The defendant lives only five blocks from MW’s former house, and in 2010, he approached MW about purchasing the building. Perfectly aware of MW’s disabilities, the defendant promised money and clothes in exchange for the house, and he falsely claimed to have been friends with MW’s parents in order to gain his trust. The defendant promised to pay MW $5,000 for the house but only gave him $25 immediately after the signing. The defendant then renovated the home and sold it for $160,000, none of which went to MW. So far, he has not responded to our inquiries in the matter. The lawsuit asks that the Court order the defendant to reimburse MW for the original value of the house as well as some of the value on resale.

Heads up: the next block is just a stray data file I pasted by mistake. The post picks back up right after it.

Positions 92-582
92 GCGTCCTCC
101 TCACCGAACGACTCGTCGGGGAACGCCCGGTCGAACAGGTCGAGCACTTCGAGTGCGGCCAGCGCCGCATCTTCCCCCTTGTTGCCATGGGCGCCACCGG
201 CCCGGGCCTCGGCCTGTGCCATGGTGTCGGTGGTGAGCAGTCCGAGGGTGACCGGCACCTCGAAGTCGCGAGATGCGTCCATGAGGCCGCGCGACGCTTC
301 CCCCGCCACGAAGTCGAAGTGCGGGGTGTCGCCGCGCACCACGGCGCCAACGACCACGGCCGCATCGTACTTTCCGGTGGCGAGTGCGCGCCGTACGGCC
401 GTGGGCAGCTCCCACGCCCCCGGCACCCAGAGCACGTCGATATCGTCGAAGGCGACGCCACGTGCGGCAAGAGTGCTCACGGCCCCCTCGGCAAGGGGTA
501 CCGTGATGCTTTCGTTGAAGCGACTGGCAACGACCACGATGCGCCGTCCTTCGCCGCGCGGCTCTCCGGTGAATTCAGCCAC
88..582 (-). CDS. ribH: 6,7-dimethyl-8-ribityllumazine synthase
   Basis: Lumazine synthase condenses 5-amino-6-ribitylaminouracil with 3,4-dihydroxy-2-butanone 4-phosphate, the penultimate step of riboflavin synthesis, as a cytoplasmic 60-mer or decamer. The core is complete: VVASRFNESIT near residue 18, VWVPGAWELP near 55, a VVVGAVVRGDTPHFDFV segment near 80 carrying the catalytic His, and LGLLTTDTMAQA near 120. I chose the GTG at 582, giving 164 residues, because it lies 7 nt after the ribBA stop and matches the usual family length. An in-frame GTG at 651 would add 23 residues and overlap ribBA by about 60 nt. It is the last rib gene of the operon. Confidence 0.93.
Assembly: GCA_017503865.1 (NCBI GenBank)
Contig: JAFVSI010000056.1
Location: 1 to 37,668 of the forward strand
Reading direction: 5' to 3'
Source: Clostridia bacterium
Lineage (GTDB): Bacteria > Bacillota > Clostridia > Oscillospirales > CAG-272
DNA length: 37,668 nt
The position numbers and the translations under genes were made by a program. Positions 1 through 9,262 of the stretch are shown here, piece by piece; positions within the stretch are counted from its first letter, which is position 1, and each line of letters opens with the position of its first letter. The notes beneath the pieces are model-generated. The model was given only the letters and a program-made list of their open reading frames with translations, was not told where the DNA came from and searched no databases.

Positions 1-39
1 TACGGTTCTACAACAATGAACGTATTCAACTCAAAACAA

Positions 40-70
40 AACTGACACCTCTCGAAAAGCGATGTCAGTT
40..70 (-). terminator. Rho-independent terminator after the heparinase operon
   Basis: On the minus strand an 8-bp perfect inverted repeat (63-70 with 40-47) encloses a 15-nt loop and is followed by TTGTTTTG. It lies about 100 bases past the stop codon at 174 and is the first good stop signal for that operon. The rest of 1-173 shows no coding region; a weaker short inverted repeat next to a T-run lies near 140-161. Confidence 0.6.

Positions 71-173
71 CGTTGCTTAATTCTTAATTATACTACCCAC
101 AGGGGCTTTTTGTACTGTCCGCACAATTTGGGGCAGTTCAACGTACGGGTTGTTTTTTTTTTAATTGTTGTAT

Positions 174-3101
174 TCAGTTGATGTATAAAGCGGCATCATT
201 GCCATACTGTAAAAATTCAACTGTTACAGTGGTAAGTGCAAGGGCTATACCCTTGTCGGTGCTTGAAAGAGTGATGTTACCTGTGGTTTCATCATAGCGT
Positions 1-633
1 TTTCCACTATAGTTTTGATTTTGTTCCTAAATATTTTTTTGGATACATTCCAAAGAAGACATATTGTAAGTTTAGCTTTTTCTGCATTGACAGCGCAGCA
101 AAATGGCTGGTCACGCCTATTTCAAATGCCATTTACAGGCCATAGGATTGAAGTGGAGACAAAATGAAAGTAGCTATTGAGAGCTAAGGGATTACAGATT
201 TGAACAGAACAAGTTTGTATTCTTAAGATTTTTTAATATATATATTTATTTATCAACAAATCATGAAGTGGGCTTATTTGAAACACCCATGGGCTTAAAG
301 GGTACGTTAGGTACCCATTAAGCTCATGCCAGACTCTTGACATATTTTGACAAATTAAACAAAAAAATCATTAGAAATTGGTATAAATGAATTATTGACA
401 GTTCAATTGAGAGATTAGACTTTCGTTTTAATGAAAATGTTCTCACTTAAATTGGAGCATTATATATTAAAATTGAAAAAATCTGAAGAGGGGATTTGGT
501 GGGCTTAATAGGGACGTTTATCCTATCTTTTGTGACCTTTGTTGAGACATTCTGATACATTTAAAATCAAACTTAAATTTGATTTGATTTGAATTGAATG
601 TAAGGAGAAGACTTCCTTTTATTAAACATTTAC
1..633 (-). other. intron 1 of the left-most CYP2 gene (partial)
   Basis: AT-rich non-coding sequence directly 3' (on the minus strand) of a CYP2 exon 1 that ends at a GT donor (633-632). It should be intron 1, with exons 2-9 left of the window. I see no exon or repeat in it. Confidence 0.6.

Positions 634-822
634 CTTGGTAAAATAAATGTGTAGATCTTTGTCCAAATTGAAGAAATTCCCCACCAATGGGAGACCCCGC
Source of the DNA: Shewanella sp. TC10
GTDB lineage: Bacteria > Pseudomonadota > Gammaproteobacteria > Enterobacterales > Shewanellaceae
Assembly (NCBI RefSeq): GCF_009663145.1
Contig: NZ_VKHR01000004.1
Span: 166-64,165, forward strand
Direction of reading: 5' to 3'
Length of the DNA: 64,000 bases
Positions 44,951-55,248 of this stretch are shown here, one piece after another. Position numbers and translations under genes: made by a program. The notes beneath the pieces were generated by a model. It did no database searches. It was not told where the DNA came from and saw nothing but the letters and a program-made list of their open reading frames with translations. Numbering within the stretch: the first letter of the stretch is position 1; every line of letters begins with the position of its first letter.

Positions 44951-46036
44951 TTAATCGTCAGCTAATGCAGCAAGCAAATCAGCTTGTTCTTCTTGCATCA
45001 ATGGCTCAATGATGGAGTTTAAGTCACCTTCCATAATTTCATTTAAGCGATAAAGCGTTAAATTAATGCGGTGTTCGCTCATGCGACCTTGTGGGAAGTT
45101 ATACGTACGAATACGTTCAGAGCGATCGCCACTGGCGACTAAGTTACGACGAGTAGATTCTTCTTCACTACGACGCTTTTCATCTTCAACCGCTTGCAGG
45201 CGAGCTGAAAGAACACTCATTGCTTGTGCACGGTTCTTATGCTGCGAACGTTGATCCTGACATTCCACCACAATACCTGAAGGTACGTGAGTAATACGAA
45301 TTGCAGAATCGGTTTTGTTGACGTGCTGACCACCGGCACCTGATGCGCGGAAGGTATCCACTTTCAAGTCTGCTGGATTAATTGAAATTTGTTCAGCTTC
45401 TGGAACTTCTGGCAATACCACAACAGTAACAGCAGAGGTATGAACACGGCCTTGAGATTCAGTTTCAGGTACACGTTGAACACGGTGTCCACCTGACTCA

Fraud Against Person With Disabilities
The Law Center is representing MW, a Philadelphia man with intellectual disabilities who was deceived into selling his home for .05% of its market value – a grand total of $25. MW has intellectual disabilities, and his ability to read is extremely limited. His parents left the home to his brother, and after MW’s brother died the home deteriorated around him. He lived without electricity, heat, or water until he moved into a group home nearby.